March 8, 2013

GravitySpace



Interactive games have to use programs for tracking people and objects indoors.  The traditional way of sensing objects on a screen is using cameras, but GravitySpace, from Hasso Plattner Institute, uses a pressure-sensing floor that generates a 3D-like scene on the screen by identifying texture and using inverse kinematics.



The pressure-sensitive floors that GravitySpace uses can only sense direct contact with the screen but it can also figure out what the user is doing, such as sitting, their poses, and also when they move virtual items that are on the screen.  When using cameras, there might be times where the camera cannot receive data on what the user is doing, but with pressure-sensing floors, it will detect what the user is doing at all times.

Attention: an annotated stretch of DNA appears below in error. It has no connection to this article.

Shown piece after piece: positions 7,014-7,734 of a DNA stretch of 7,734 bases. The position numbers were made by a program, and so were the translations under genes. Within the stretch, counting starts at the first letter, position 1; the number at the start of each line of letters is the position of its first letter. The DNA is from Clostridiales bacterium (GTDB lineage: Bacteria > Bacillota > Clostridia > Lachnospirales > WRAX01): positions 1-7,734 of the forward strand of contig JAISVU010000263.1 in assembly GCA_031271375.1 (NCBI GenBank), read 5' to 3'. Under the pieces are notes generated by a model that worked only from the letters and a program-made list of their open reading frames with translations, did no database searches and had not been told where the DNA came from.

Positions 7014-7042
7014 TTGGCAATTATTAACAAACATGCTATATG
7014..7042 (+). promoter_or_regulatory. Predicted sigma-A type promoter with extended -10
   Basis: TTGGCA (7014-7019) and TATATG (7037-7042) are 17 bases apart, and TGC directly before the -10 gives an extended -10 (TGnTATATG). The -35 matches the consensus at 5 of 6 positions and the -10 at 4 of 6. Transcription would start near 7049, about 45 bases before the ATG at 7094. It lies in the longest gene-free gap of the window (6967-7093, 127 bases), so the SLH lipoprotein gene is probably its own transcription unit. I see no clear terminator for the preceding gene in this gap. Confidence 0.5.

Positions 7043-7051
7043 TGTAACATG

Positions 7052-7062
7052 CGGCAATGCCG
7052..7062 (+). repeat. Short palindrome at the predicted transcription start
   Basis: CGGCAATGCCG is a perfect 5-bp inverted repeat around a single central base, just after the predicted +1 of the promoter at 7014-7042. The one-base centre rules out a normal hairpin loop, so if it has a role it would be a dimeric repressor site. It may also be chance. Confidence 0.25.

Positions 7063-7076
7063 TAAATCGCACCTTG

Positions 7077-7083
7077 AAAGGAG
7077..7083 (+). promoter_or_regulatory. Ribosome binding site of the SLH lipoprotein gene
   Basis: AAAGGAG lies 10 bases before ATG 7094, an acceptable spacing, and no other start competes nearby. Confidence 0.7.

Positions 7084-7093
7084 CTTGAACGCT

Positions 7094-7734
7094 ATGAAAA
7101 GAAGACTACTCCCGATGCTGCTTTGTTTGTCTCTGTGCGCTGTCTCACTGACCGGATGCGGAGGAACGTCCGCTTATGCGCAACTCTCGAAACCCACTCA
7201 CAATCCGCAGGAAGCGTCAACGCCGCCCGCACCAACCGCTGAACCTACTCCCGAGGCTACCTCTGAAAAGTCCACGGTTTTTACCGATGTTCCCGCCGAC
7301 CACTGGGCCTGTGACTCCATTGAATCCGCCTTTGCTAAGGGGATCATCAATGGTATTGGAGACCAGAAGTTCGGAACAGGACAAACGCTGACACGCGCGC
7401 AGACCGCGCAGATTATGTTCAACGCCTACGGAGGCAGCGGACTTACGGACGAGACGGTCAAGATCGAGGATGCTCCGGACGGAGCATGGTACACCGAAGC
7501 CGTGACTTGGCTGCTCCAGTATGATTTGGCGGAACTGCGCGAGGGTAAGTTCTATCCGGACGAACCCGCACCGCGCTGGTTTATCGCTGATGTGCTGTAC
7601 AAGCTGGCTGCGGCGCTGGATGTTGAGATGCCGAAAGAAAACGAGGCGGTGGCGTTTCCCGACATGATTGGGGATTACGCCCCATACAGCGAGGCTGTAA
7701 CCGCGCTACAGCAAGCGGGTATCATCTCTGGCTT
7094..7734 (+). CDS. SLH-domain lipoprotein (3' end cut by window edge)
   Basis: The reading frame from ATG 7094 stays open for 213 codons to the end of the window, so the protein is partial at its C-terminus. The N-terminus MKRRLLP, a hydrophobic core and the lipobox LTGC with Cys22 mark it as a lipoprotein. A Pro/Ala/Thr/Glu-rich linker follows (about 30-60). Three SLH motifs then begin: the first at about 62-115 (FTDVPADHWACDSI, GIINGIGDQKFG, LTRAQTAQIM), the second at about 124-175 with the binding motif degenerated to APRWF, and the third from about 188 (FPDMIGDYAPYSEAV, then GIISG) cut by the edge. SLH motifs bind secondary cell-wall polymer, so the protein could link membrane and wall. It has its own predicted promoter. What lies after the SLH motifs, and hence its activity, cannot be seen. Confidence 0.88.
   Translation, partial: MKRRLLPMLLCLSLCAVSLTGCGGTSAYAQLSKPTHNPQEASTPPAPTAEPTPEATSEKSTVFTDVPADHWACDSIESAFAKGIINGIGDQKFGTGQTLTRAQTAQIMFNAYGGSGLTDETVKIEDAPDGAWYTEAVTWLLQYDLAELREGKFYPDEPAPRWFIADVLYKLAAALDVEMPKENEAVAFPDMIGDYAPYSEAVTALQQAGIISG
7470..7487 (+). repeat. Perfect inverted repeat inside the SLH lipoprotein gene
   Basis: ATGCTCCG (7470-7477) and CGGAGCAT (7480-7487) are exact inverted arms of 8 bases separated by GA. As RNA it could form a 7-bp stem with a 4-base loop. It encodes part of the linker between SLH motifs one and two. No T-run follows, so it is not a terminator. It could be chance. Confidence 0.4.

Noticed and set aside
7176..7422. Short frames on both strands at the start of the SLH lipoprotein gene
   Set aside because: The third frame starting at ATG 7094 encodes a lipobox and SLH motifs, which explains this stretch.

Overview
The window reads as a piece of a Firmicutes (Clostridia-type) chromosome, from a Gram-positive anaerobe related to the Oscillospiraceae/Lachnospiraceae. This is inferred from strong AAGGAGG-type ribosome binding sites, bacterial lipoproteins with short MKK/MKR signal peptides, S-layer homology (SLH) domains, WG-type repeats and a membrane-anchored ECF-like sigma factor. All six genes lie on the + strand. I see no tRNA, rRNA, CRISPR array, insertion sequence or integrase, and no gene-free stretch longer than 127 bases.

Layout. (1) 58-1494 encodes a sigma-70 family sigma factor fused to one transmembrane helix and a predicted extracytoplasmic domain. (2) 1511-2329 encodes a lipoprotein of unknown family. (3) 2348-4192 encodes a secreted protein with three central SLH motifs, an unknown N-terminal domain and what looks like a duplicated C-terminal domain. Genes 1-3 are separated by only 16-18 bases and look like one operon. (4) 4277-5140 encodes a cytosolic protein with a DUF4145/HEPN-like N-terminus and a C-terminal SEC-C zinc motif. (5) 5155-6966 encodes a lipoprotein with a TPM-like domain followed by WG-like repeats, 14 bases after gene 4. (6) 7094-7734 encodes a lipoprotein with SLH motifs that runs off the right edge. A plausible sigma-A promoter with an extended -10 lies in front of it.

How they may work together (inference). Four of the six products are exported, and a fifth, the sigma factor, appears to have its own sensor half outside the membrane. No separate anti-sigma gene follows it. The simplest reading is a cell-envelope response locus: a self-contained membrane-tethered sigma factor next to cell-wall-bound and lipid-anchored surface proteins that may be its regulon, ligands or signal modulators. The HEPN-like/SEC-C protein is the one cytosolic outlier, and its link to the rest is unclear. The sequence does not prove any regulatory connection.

An 8m2 floor prototype was created with touch sensitive furniture to identify users, furniture and also poses.  This prototype has a 1mm resolution that projects across the whole floor screen.






Vincent Hung is a writer at [blank]'s Universe. He is also a technology enthusiast who enjoys looking at the latest software. Vincent likes to lounge around to eat or go on his phone and playing the flute.